Edition: Abacus, 1993
Review number: 1208
The Crow Road must be Iain Banks' best known novel, if only because it is the only one to have been turned into a TV series (so far). (The novel is one of my favourites, but I found the adaptation unwatchable.) It is set in Scotland, in a small town north of Glasgow, somewhere I suspect is not too far from the location of The Wasp Factory. The narrator of most of the novel is a teenager from a rather unusual family (not just in their personalities, though having an uncle with his own personal religion is a bit on the strange side; the McHoans tend to die in odd ways). The Crow Road is basically Iain Banks' take on the coming of age novel; not the first time he has written one (The Wasp Factory is an extremely grotesque story of this type), but the novel of his which best fits into this category.
As such, The Crow Road (a Scots expression for death) centres around the character of Prentice McHoan. He is obviously quite bright, but his major character traits are that he is unobservant and stubborn, which makes him disastrous at relationships. The best example of this (apart from the ending) is how he reacts when he discovers that his brother is the new boyfriend of the girl he has worshipped silently from afar for years.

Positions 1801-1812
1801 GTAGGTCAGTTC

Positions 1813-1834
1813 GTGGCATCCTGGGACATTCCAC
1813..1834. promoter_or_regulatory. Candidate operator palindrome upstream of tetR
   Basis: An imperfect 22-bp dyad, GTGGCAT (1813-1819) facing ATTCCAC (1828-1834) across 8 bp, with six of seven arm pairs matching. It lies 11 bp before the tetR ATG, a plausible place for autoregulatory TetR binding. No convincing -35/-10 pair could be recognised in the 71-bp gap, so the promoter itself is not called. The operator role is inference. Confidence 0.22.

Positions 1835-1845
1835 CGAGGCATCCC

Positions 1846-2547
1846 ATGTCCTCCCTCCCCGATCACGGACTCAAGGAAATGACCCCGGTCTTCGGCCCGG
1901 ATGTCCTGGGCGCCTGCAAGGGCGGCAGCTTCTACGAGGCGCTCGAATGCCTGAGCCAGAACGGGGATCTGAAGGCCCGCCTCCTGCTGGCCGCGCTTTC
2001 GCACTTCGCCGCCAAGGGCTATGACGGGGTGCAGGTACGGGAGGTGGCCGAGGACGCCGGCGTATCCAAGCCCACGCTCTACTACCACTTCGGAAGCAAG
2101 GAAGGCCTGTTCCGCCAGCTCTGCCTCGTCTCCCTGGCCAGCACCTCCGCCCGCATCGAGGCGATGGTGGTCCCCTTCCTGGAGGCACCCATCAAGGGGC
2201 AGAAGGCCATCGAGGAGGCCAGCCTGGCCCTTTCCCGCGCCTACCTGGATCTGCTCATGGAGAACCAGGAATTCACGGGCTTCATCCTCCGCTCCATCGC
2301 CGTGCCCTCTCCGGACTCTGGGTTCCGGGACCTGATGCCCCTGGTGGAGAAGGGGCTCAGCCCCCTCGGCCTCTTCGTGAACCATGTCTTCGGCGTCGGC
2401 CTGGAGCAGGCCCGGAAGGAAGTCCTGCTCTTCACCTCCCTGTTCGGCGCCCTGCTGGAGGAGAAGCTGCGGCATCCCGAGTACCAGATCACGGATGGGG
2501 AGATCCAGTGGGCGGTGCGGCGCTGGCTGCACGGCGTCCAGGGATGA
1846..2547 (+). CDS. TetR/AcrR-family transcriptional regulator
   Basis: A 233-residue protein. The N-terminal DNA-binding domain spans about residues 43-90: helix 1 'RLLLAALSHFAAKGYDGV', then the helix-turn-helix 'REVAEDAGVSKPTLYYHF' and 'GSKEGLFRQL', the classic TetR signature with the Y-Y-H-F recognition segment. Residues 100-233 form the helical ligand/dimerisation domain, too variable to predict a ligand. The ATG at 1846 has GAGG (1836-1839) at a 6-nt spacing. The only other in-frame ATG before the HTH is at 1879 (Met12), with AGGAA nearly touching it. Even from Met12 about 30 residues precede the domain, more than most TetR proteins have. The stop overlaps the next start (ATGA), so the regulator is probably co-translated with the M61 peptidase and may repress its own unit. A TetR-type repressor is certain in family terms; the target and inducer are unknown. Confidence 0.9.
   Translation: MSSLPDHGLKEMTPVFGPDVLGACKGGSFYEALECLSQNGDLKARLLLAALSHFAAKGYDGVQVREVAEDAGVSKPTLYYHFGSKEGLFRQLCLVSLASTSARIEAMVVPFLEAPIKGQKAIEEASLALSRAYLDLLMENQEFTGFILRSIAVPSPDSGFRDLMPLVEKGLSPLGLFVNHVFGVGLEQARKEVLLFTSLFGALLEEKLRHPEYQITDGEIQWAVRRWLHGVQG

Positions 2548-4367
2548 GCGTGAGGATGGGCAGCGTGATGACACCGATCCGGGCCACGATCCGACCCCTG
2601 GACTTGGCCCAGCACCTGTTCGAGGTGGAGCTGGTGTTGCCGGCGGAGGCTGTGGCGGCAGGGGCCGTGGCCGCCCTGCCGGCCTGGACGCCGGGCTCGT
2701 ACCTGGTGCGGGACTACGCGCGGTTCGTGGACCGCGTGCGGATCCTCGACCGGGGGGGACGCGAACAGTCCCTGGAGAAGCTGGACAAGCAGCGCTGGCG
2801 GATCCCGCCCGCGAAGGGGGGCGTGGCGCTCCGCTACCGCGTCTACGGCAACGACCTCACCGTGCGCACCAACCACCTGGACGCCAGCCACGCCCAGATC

A large part of Prentice's growing up is his coming to an understanding of his parents generation; he becomes obsessed with some papers left behind by his uncle Rory, who vanished mysteriously several years earlier. This becomes particularly important to Prentice after his father's death (a militant atheist, he is struck by lightning climbing a church tower lightning rod, defying God to prove his existence).
Why is The Crow Road one of my favourite novels? For one thing, it is Banks' funniest. Most of his novels have a humorous side, mainly of a rather dark and macabre nature. Here there is more mainstream humour, though the grotesquerie is still present if in more muted form (the death of Prentice's father being one example, and the explosion of his grandmother at the start of the novel another).
At the same time, there is a mystery (what did happen to uncle Rory?), a believable coming of age story, a first person narrative which exposes the character of the narrator, and a celebration of Scotland. The Crow Road is a truly wonderful and life enriching novel.